Tri-BotHack

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Problem/Finish Description[edit]

  1. Get all 5 tribots running
  2. Begin programming tribots to go in a patterns like squares, circles
  3. Add remote emergency take over capability
  4. Add automous ability to travel the cooridors of first floor Clark Library Building
  5. Add features from the head
  6. Replace arduino with papilio
  7. Pull all existing documentation into one place in the below context

Conceive[edit]

Project was inspired by this video that shows a robot balanced on top of a basketball. A completely powered Omni wheel connected to some accelerometer/gryo can create a powered unicycle that moves sideways. This is completely different than the one wheel motor cycle, the monocycle or the R.O.I.T wheel.

The goal is to duplicate the robot balanced on top of a basketball and ultimately duplicate the powered unicycle.

Hack a Toy

The idea was to start with hacking a toy. Here is an example hack:

Tribot

The WowWee Tribot seemed a very close match to the robot balanced on a basketball.

WowWee Tribots retail anywhere from $300 and below here The robot is officially called the "WowWee Tribot Talking Companion." There is a Wowwee Mini Tri-bot that retails for around $21 that should not be confused with the bigger brother. Online it is hard to tell them apart. The Mini Tri-bot does not ship with universal or Omni wheels.

Design[edit]

Reverse engineering a toy is similar to forward design. It starts with re-creating the implmentation/operation documentation that already exists.

Wheel Design Review
Original Tribot Features

The original Tribot has sophisticated hardware, but the software was primitive. The first step was to remove the logic board and replace with aruduino. The manual describes the software features that will be lost:

  • store one program (pattern of movement) at a time
  • can only program with direction buttons, can not spin in a spot
  • IR collision avoidance, intruder detection
  • Primitive alarm clock .. like that found on a stove
  • Permanent patterns that have to be repeated manually
Major Hardware Systems to be connected to Arduino
What is connected as of 3/12/14 .. encoders are not working

These are the major hardware systems within the Tribot that needed to be connected to the Arduino:

  • batteries
  • motors
  • head
  • encoders (counts motor/wheel revolutions and direction of rotation)
  • IR reflection sensors
  • Remote Controller (including tilt sensor in remote)
  • speaker

The current base is too low to the ground to work on top of a basketball. So the base needs to be redesigned.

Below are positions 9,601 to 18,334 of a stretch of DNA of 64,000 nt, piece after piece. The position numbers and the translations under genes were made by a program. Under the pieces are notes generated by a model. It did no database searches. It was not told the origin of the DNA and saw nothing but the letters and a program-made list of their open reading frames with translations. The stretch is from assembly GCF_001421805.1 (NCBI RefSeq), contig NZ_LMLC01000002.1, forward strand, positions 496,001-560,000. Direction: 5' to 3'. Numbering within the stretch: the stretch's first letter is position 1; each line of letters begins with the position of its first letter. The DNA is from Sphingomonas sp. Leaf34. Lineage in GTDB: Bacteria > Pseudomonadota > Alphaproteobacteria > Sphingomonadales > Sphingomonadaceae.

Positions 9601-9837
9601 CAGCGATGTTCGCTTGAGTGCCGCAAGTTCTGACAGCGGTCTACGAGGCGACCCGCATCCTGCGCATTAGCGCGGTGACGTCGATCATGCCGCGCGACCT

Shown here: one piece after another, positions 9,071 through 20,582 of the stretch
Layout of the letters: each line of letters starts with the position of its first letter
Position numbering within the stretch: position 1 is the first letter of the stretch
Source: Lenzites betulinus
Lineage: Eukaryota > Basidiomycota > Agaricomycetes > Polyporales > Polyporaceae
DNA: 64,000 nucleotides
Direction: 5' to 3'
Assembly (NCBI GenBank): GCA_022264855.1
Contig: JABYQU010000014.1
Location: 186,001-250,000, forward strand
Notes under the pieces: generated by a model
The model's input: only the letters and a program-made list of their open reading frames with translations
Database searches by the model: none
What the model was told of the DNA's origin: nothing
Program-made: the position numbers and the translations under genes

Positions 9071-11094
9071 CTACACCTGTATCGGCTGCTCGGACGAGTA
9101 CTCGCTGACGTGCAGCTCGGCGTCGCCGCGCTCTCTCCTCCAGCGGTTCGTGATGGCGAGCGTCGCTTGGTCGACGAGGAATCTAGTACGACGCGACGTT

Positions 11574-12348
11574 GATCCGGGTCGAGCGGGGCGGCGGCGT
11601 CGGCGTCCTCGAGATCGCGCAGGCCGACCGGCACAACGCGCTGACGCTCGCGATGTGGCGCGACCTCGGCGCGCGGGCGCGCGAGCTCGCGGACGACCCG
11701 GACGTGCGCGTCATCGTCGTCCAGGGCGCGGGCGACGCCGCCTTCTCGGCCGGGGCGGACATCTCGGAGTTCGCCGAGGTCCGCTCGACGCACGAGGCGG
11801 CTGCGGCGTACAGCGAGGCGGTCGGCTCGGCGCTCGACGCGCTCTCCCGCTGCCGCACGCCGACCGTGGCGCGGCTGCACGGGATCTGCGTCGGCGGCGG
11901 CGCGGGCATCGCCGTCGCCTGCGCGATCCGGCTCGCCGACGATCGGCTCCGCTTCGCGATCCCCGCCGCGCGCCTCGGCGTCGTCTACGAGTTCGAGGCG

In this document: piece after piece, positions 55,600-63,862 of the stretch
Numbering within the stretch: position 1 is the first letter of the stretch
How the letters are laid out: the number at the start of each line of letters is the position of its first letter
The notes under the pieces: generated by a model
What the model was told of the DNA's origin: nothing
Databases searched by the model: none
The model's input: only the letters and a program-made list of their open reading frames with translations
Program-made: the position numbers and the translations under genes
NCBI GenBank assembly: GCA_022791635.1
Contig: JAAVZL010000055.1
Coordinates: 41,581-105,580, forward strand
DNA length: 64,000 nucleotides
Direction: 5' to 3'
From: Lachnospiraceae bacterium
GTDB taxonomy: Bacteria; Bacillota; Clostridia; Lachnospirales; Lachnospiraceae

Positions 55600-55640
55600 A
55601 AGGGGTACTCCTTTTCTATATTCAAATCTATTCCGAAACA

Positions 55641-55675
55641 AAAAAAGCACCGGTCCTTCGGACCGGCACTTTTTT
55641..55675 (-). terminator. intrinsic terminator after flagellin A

New Base Design

Drew using 3DTin following these tutorials.

Red base The red base is the original tribot base. The wheel "stems" are parallel to the ground. This current base does not allow the Tribot to sit and roll atop of a basketball.

Green base The green base is a new idea for Tribot. The wheel stems would be tilted at an angle so that it would be easier to fit on a ball. This requires almost creating a new base.

Blue base The blue base is another idea. Its a conical base. A hollow cone would allow it to perfectly sit on a basketball I think. Additionally, the wheel stems would have to be recreated similar to the idea in the green base. They would also have to be slanted at an angle.

Yellow base The yellow base is the last idea I had. The yellow base is using the original base but adding extensions to the ends. It would be adding the extensions at an angle.

NEW BASE Started by testing with one 45° elbow shaped 1 1/2" pvc pipe. The motor fit inside perfectly. But wheel could not attach to the motor normally. Had to do some sanding. Video of the result. May have to dedicate a robot to the ball. Seems weaker trying to run motor test with the new base video.

Next Step May be able to use PVC pipe to pivot wheels for both ground and ball use.

Implement[edit]

These are the steps to take apart a toy Tribot WowWee and add an arduino

Do not remove the wheels
Taking apart the Body

Remove the Arms

The arms are held on by three screws around the arm socket and one screw at the waist. Remove them. The black handle is held on with two screws. Do not remove them. The goal is to keep the arm assembly together as much as possible. There are two screws near the black handle, towards the back near the back IR transmitter and receiver. Remove one of these screws. The split apart the arms. The black handle should hold the shoulders together. There is a white bar that holds the back shoulders together. Replace the last screw removed.